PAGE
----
"Enterohemorragic strains of E.coli O157:H7 have caused deadly outbreaks... It began with 2 outbreaks in 1982, traced back to undercooked hamburbers in fast-food chain restarants. Out of 732 cases, in four Western U.S. states four children died. In Japan in 1996, more than 6000 school children were afffected. In the UK it is more likely to be acquired from lamb than beef. The CDC now requires reporting all cases. Because many cases are never diagnosed statistics are uncertain, but it is estimated that 21,000 infections per year occur in the U.S, with about 250 deaths. Its prevalence in Europe, Asia, Africa. and South America is unknown, but it is commonly reported from Canada.
E.coli H... is found in a small number of healthy cattle's intestines, where it is then passed out in the manure. Meat is not the only product that can be contaminated, apples picked up from manure-laden soil underneath apple trees were pressed into a lethal apple juice...
...Only about 100 cells are needed to start an infection,..." -----endquote-----
i tried to get the current infection rates (as this reference is over 10yrs old) from the CDC the other night, but my connection is slow and it barfed before i could get the pdf to download. i'd be interested to see it sometime, i doubt it is fewer, but we'll see.

he works closely with a lot of stressed and abused horses from many places so he has new animals coming through at times. many of these animals are sick and treated with antibiotics.

no, composting will not kill every one, but it reduces the bad guys and increases the competitor bacterial population and fungi so that at least is better than getting the manure straight. but if you use a shovel to move the poo and then don't disinfect the shovel and then use that same shovel to turn a veggie patch then you've just spread the bacteria accidentally. luckily most of them are killed off in one way or another, but hit your shin with that same shovel and break the skin and...

if you eat meat in the USoA you're likely getting some exposures to many various bacteria that haven't been caught (or are caught too late) or reported. the regulations in this country are pretty weak and the processing is fast and furious.
we recieved a phone call for one meat recall (the company had our phone number and the barcode of the item). by sheer luck we had put that meat in the freezer and so Ma had to go out and buy 10lbs unfrozen to use for some immediate cooking for (counting roughly) 50 possible people. how many people used the recalled meat right away and how many infections could they have caused? hundreds or thousands as it is a meat source for many businesses.

you live in a different country and handle your own horses. this is much different than how a lot of manures and animals are treated here. there's a lot of movement of animals and it's easy for one infected animal to contaminate a transport vehicle, shute, holding area, barn, manure lagoon, stream, well, ... once that's done it's very hard to get rid of.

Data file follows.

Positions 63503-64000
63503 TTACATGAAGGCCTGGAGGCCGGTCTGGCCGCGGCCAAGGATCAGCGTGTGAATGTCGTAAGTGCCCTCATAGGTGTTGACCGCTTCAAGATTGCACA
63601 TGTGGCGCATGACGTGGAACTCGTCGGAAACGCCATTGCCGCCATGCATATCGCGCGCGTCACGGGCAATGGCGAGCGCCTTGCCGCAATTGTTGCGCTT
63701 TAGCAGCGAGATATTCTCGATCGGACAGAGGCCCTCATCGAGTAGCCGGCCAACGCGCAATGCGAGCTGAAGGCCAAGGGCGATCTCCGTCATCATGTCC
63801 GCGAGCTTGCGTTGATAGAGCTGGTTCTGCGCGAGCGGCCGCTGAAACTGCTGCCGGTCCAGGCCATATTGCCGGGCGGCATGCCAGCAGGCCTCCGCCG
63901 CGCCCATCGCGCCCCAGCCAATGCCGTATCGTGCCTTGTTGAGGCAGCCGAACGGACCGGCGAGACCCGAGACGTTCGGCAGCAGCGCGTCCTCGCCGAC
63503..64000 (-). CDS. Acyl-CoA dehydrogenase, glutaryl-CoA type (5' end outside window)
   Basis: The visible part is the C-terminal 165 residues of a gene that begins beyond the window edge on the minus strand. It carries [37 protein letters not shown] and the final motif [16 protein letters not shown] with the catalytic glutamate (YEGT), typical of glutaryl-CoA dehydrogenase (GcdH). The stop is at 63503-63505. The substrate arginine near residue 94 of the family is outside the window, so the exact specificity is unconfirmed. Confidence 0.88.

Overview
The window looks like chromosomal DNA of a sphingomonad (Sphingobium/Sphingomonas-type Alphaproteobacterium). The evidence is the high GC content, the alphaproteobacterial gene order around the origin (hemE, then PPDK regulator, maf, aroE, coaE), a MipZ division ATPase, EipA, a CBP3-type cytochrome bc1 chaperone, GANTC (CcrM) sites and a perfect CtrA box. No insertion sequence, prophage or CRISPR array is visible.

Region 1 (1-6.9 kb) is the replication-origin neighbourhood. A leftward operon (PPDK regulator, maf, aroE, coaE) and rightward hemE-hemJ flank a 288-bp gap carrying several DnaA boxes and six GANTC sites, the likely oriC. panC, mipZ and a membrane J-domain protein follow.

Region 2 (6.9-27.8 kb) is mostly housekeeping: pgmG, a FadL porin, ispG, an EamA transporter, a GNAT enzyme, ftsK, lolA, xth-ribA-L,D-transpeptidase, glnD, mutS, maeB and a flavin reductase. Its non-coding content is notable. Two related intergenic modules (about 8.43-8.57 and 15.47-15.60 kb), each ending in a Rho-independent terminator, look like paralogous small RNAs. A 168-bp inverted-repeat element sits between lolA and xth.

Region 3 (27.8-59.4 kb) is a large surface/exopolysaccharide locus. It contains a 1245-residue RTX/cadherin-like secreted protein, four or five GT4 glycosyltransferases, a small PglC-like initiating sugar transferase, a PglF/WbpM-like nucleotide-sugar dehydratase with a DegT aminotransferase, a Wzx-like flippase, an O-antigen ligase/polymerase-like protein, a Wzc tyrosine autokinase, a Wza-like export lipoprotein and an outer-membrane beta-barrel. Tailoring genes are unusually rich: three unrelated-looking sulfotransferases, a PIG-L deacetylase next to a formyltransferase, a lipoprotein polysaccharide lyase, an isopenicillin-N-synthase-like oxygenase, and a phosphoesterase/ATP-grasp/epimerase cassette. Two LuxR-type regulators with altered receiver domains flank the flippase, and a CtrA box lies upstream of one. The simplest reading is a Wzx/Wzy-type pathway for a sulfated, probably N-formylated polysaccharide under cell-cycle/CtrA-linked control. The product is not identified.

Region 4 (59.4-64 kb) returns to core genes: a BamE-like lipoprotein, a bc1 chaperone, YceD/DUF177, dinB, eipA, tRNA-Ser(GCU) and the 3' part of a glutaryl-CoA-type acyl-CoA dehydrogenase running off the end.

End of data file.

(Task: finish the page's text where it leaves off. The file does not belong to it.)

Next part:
yes, and most of those bugs are from manures.

yes, i agree with you in general. i cannot avoid them, but i can learn about them and work with them in various ways (eating good bacteria to outcompete the bad guys, burying contaminated items deeply, mulching to prevent splashing, etc.).
the interesting thing about bacteria is that besides being so many species (estimated currently at over 5 million in some readings i've done) they transfer genes around and it's not that uncommon a thing at all. so the nasty bugs can transfer those genes to bacteria that normally aren't nasty. they suspect that is how E.coli O157:H7 got going (likely reinforced by antibiotic use on feedlots). i don't know if they've looked back further or not (for signs of it in frozen blood samples from many years ago).
songbird
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Is anyone at all still concerned about aminopyralid in manure?
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No. And I'm not concered about any other forms of goobers in manure either.
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says...

AKA Milestone (Dow)... and others in the same class of persistent herbicide.
Billy has the right of it... --Even then, if the hay season goes wrong and they have to buy hay, the manure can become contaminated.
The issue dropped off my horizon for awhile but a very quick search revealed problems still arising in the UK, USA and a whiff of concern in Oz as of 2011.
http://www.guardian.co.uk/environment/georgemonbiot/2011/jul/15/vegetabl es-disease-aminopyralid-pesticide
http://aussieorganicgardening.com/?p 78
http://www.facebook.com/note.php?note_id 3267117384898&_fb_noscript=1
With this in mind I'm going to suggest to my wife that we should put together a pre-season advisory flyer for our community gardeners.
Gotta keep a step ahead.